So if you can’t – you know, I don’t know if we lost all electricity we would really forget how to make electronics all together, but we would probably forget some things. If it’s like, okay, we’ve got all these electronic devices, we can’t plug them in anymore. They can’t run.
Oren: Yeah. Well, I mean, there are a lot of examples of electronics that we could work from, right. We could probably do some reverse engineering,
Chris: Not to mention that they stay intact for a really long time. And that would make it very hard to lose. Even if we lost our electrical grid for some reason, somehow the rules of nature change and the electrical grids don’t work anymore.
Oren: There was at least one TV show with that premise, it’s just like “electricity doesn’t work anymore.” And well, I guess that must not apply to the brain. ‘Cause that’s how I’m thinking these thoughts about how electricity doesn’t work.
Chris: The problem with a lot of those shows is that they want it to be more than electricity. They want combustion to stop working or something, and it’s like, we’d need a very, very large change to the universe. Do you still want to have a basic fireplace? That’s going to be a problem. And if combustion works, then you can have other types of engines and other ways of powering machinery.
Oren: I will say that there are some genre aesthetics that are just inherently unrealistic, and there’s not really a good way to make them realistic. Any post-apocalyptic story that doesn’t have guns in it is unrealistic. There is no way to credibly explain that. And I’ve seen countless stories that try and they each come up with their own weird explanation. None of them make sense. You are better off just not drawing attention to it if that’s something you want.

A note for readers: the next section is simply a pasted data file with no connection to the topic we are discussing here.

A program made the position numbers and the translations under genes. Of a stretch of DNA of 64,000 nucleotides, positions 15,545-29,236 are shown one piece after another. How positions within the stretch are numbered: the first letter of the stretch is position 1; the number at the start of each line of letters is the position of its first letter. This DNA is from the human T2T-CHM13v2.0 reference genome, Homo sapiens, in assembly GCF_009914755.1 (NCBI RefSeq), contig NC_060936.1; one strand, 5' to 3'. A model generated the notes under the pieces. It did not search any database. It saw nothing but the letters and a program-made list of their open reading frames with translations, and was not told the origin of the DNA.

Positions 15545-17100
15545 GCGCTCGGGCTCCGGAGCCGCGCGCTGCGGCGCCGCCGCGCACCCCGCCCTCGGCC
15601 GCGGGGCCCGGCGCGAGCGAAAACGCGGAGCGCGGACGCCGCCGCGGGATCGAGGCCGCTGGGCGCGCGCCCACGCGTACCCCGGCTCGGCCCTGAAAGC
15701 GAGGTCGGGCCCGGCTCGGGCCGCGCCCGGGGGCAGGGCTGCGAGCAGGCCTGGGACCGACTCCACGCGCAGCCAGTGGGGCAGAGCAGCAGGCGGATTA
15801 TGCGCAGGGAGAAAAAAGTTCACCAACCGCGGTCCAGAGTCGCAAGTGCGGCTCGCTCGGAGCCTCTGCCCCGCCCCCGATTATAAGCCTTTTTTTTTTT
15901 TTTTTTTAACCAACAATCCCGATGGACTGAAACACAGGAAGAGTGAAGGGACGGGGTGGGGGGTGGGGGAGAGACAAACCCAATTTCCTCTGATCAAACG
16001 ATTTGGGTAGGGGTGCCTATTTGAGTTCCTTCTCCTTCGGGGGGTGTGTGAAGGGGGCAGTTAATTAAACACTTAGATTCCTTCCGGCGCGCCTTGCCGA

If you want a post-apocalyptic high fantasy story, if you want something like Into the Badlands, which is a post-apocalyptic Kung Fu adventure, you know, you can do that. Those are perfectly viable genres. But in this case, your best option is to just not draw attention to the fact that there aren’t any guns. ‘Cause once you start doing that, it’s going to get weird.
Chris: Because guns, once again, they run on basic combustion, right? So it’s really unrealistic for people to just lose the knowledge on how to make a gun. It’s not actually that advanced.
Oren: Yeah, guns are actually very easy to make, is the trick with guns. They’re not hard. You can make surprisingly sophisticated guns by hand. But even in that case, even if you were just down to muskets, people would still be using those. And there’s one episode of Sword of Shannara, or Shannara Chronicles, I forget what it’s called, where they run into some humans who are like, “We have rediscovered our old technology, and we have a gun!” and it’s like, man, so those are just around? People could just go find those? I feel like more people would have by this point.